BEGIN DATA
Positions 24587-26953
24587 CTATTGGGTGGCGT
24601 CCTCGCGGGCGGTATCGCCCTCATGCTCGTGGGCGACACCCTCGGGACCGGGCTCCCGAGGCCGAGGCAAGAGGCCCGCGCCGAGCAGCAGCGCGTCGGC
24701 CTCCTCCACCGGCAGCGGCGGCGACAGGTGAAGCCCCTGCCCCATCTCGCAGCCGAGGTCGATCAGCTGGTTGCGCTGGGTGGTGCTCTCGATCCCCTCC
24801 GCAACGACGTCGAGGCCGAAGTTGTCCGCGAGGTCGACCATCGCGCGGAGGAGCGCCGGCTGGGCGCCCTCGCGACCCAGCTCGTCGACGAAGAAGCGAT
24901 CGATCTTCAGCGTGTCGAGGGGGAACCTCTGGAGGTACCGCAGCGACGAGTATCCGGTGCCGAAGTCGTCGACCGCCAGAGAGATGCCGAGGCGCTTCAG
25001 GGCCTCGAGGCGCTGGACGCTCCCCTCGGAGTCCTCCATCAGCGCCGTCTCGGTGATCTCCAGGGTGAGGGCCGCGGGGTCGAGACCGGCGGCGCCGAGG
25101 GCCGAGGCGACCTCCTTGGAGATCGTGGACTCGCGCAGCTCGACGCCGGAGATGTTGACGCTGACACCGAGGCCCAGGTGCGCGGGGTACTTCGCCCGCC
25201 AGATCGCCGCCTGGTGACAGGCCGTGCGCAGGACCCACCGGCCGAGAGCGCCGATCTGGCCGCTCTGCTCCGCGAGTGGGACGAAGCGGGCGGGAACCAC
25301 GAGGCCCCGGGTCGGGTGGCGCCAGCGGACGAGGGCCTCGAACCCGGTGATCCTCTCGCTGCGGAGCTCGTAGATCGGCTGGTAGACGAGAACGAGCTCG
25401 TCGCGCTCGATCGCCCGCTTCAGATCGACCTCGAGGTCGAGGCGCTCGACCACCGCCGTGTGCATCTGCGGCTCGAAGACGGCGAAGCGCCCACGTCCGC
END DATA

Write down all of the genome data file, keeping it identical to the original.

Positions 24587-26953
24587 CTATTGGGTGGCGT
24601 CCTCGCGGGCGGTATCGCCCTCATGCTCGTGGGCGACACCCTCGGGACCGGGCTCCCGAGGCCGAGGCAAGAGGCCCGCGCCGAGCAGCAGCGCGTCGGC
24701 CTCCTCCACCGGCAGCGGCGGCGACAGGTGAAGCCCCTGCCCCATCTCGCAGCCGAGGTCGATCAGCTGGTTGCGCTGGGTGGTGCTCTCGATCCCCTCC
24801 GCAACGACGTCGAGGCCGAAGTTGTCCGCGAGGTCGACCATCGCGCGGAGGAGCGCCGGCTGGGCGCCCTCGCGACCCAGCTCGTCGACGAAGAAGCGAT
24901 CGATCTTCAGCGTGTCGAGGGGGAACCTCTGGAGGTACCGCAGCGACGAGTATCCGGTGCCGAAGTCGTCGACCGCCAGAGAGATGCCGAGGCGCTTCAG
25001 GGCCTCGAGGCGCTGGACGCTCCCCTCGGAGTCCTCCATCAGCGCCGTCTCGGTGATCTCCAGGGTGAGGGCCGCGGGGTCGAGACCGGCGGCGCCGAGG
25101 GCCGAGGCGACCTCCTTGGAGATCGTGGACTCGCGCAGCTCGACGCCGGAGATGTTGACGCTGACACCGAGGCCCAGGTGCGCGGGGTACTTCGCCCGCC
25201 AGATCGCCGCCTGGTGACAGGCCGTGCGCAGGACCCACCGGCCGAGAGCGCCGATCTGGCCGCTCTGCTCCGCGAGTGGGACGAAGCGGGCGGGAACCAC
25301 GAGGCCCCGGGTCGGGTGGCGCCAGCGGACGAGGGCCTCGAACCCGGTGATCCTCTCGCTGCGGAGCTCGTAGATCGGCTGGTAGACGAGAACGAGCTCG
25401 TCGCGCTCGATCGCCCGCTTCAGATCGACCTCGAGGTCGAGGCGCTCGACCACCGCCGTGTGCATCTGCGGCTCGAAGACGGCGAAGCGCCCACGTCCGC